so we find him speaking of the consequences of actions that are inspired by greed, aversion, and delusion coming to fruition where there is the arising of our natural self, that self being “attabhāvo” — the sense-of-self that arises out of the process described in Dependent Arising as “becoming”. It isn’t surprising to hear the Buddha saying that the results of actions are experienced where there is the arising of that sense of a lasting self — since it’s quite clear that the opposite is true, that when we are rid of that sense of a lasting self, we stop doing those sorts of actions, and so there will be no new “results” created — but I have never found it stated more clearly.

....
Hi Mike

It would be quite interesting to see how translators have grappled with the term attabhāva. The favoured translation seems to approximate "individual existence", translating each member of the compound quite literally (atta is taken to be the self-reflexive pronoun 'himself', rather than the loaded "Self").

But then, there are 2 rather semantically related words -

- attabhāvapaṭilābha - the acquisition of attabhāva. Eg:
That being, bhikkhus, used to be a cattle butcher in this same Rājagaha. Having been tormented in hell for many years, for many hundreds of years, for many thousands of years, for many hundreds of thousands of years as a result of that kamma, [256] as a residual result of that same kamma he is experiencing such a form of individual existence (attabhāvapaṭilābha).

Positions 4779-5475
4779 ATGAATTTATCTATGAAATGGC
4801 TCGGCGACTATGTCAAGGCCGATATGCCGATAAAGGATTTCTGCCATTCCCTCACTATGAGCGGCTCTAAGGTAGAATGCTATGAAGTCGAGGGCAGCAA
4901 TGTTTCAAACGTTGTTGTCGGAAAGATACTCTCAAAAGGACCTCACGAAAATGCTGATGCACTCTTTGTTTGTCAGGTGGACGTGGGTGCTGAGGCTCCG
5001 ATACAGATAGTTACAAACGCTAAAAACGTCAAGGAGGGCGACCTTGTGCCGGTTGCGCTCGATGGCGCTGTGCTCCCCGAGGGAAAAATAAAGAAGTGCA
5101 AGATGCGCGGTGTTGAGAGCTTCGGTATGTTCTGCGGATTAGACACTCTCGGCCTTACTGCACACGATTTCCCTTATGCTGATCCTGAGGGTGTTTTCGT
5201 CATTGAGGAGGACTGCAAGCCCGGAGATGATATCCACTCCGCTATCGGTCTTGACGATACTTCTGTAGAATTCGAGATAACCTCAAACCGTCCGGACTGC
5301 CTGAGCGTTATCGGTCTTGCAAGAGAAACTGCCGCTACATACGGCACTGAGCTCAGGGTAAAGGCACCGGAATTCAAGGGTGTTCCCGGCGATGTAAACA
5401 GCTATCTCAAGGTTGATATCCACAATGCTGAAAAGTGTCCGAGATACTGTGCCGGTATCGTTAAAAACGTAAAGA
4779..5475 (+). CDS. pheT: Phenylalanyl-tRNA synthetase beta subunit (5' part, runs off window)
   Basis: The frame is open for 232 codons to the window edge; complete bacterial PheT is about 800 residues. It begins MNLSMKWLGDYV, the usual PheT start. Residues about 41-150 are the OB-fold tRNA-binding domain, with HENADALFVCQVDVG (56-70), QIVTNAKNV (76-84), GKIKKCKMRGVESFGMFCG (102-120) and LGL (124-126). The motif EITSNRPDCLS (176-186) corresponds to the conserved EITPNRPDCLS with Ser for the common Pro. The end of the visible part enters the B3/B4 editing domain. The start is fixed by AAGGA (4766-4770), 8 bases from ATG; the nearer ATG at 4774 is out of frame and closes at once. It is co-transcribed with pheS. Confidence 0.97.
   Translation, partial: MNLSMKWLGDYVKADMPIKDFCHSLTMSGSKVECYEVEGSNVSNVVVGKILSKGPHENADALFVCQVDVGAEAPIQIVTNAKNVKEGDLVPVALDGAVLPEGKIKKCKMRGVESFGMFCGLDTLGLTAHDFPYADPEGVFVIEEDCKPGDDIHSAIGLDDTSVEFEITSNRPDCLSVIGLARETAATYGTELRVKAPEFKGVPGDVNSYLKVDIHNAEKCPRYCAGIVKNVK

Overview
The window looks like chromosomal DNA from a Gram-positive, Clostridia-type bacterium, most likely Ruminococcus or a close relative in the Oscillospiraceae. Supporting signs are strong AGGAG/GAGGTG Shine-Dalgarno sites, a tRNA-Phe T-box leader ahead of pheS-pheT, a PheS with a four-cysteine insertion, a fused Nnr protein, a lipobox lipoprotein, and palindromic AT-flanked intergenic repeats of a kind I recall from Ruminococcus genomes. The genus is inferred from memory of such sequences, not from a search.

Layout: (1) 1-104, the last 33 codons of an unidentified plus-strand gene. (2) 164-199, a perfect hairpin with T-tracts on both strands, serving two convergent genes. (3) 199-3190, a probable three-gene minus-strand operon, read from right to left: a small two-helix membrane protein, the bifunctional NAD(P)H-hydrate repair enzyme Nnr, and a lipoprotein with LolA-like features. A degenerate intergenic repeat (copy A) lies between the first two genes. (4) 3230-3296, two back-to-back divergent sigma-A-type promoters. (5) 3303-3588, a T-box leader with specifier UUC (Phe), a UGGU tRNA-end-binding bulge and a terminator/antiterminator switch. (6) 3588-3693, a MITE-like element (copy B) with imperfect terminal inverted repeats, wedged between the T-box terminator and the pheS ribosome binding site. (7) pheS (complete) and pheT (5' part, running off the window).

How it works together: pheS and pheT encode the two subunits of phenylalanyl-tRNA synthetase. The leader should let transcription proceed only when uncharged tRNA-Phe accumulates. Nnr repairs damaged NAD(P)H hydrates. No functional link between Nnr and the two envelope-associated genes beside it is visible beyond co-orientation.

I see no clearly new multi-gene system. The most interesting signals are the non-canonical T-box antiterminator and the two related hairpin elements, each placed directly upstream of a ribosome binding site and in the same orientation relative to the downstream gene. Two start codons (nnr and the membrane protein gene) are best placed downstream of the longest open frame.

SN 19.1
- attapaṭilābha - the acquisition of self/Self? So far, I've traced this only to DN 9 :
Potthapada, there are these three acquisitions of a self (attapaṭilābha): the gross acquisition of a self, the mind-made acquisition of a self, and the formless acquisition of a self.

transl BB
Following this, is a long exposition of the 3-fold classification, before the Buddha sums up with -
“In the same way, when there is a gross acquisition of a self … it’s classified just as a gross acquisition of a self. When there is a mind-made acquisition of a self … When there is a formless acquisition of a self, it’s not classified either as a gross acquisition of a self or as a mind-made acquisition of a self. It’s classified just as a formless acquisition of a self.

“Citta, these are the world’s designations, the world’s expressions, the world’s ways of speaking, the world’s descriptions, with which the Tathagata expresses himself but without grasping to them.”
The context suggests that the Buddha was prepared to talk in terms of a "self" to Potthapada, given that the final bit above was the Buddha's signal that this sort of talk was just going by a worldly convention.

Should attabhāva therefore be translated less conservatively, on the proviso that it would be understood as conventional speech?

PS - Linda should have translated yatthassa as being the relative pronoun "wherever", given that it is followed by the demonstrative pronoun tattha (it is there).